Prisons impose tremendous costs, yet they're easily ignored. Criminals -- even low-level nonviolent offenders -- enter our dysfunctional criminal justice system and disappear into a morass that's safely hidden from public view. Our "tough on crime" political rhetoric offers us no way out, and prison reformers are too quickly dismissed as soft on criminals. Meanwhile, the taxpayer picks up the extraordinary and unnecessary bill.
In Defense of Flogging presents a solution both radical and simple: give criminals a choice between incarceration and the lash. Flogging is punishment: quick, cheap, and honest.
Noted criminologist Peter Moskos, in irrefutable style, shows the logic of the new system while highlighting flaws in the status quo. Flogging may be cruel, but In Defense of Flogging shows us that compared to our broken prison system, it is the lesser of two evils.
About the Author
Peter Moskos is assistant professor of Law, Police Science, and Criminal Justice Administration at John Jay College of Criminal Justice and the City University of New York's Doctoral Program in Sociology, and is a former Baltimore City police officer. Author of Cop in the Hood, which won the 2008 PROSE Award for best Sociology Book, he lives in Queens, New York.
Bloomberg News In Defense of Flogging isn't a joke, a satire or a thought experiment... [Moskos] makes a convincing case...In Defense of Flogging is one of the very few public-policy books I've encountered that goes past wringing its hands over a societal problem to offer a viable solution, by which I mean one with a prayer of being put into place because it has appeal across the political spectrum.... At just over 150 pages of clear, smart and highly readable prose, Moskos's sharp little volume has a potential audience far beyond the experts who dutifully slog through most tomes like this.... I know one thing, though. Given the choice between 10 lashes and five years, I'd take the whip.”
The Daily Beast If we're capable of taking Moskos' idea as a serious option to incarceration, it could have profound consequences for a nation that incarcerates its citizens at a rate that's seven times as high as the other nations of the world. Clearly we have to find a way to reduce prison populations, and this just might be a logical one.... In Defense of Flogging forces the reader to confront issues surrounding incarceration that most Americans would prefer not to think about.”
Library Journal Moskos's argument is unconventional and convincing. Those interested in prison reform will find much to contemplate here.”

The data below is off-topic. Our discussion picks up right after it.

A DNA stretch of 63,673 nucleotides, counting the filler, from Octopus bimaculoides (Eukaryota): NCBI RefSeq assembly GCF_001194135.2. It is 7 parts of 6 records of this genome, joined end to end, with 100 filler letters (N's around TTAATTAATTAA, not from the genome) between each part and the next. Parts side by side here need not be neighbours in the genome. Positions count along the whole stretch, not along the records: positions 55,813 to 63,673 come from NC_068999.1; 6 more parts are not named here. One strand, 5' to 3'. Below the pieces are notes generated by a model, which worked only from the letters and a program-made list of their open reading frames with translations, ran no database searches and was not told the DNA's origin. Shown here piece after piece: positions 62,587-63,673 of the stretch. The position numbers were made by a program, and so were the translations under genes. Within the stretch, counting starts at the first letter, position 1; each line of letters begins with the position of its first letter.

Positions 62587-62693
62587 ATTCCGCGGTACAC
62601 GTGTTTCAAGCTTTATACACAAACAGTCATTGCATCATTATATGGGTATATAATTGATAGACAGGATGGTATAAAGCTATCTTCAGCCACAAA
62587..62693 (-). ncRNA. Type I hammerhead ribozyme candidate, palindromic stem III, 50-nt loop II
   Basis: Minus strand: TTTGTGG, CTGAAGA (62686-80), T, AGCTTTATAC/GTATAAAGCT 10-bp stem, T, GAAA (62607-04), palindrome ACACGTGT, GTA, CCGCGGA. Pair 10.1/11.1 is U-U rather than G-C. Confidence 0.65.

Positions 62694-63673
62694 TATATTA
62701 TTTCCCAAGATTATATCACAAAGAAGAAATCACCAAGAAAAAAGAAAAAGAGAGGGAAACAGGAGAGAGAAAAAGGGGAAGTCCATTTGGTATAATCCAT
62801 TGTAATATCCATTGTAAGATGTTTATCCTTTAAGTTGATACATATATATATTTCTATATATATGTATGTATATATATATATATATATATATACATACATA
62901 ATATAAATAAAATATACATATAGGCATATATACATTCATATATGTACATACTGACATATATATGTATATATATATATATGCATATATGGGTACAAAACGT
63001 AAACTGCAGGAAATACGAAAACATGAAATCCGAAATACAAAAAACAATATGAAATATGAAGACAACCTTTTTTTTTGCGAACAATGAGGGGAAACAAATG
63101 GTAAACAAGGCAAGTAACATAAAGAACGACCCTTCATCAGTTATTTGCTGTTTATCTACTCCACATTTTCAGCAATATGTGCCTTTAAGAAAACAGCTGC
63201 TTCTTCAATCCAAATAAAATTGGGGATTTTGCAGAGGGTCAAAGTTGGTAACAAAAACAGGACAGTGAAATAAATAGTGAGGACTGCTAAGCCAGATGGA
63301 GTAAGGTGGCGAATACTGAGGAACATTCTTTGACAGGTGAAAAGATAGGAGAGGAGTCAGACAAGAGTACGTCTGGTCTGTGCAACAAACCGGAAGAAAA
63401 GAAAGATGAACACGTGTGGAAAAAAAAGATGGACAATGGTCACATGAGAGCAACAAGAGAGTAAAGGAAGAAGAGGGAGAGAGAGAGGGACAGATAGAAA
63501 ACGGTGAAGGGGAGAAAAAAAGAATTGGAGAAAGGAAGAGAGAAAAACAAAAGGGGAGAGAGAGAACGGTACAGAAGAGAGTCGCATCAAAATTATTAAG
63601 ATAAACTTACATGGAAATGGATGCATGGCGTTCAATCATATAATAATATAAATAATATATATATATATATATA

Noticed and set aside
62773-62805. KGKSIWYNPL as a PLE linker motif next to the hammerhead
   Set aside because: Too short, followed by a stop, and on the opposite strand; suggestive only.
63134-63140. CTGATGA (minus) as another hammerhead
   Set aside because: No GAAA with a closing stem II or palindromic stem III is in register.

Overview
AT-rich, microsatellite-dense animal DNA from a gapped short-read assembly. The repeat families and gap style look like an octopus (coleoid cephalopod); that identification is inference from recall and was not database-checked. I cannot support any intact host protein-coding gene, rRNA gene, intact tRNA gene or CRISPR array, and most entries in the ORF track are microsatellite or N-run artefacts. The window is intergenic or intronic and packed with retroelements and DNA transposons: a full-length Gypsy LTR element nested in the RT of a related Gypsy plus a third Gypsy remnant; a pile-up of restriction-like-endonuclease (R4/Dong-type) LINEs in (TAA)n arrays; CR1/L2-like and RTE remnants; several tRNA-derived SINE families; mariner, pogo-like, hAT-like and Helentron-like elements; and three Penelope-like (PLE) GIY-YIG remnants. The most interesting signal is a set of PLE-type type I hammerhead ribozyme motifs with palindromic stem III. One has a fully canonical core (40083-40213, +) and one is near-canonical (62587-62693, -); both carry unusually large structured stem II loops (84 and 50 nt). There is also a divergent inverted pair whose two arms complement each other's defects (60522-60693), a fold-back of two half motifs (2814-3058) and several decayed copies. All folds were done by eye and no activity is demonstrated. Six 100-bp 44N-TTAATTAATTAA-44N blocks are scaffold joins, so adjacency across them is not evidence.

Washington Times As a former Baltimore City police officer, assistant professor of law, police science and criminal justice administration at John Jay College of Criminal Justice, Mr. Moskos is not unfamiliar with the legal or criminal aspects of justice. He readily employs this background to describe the ills of today's criminal justice system and his radical alternative.... Flogging' is intriguing, even in — or because of — its shocking premise. As a case against prisons, Mr. Moskos' is airtight.”
Salon Compelling.... Although his outrageous idea may conjure up unsavory reminders of U.S. slavery, by the end of In Defense of Flogging,” Moskos might just have you convinced.”
Randy Cohen, former writer of The New York Times Magazine column The Ethicist” Peter Moskos presents us with a true dilemma, the dreadful alternatives of prison or flogging. To make that stark and Swiftian choice, he compels us to rethink our ideas of cruel and humane, barbaric and civilized, progressive and reactionary. It is invariably jarring to overcome a prejudice or abandon a dearly held belief & mdash; I try to avoid doing eitherbut Moskos makes it an intriguing, if unsettling, experience.”
Publishers Weekly Moskos, an assistant professor at John Jay College of Criminal Justice who specializes in police and criminal science, debates with the utmost seriousness the merits of flogging as an alternative to incarceration.... Indeed, when Moskos mentions the possibility of electric shock as another option, readers will begin to wonder if the writer is poking outlandish fun and crafting a notion similar to Swift's 1729 classic A Modest Proposal,” using satire to call attention to the shame' of our inhumane prison system.”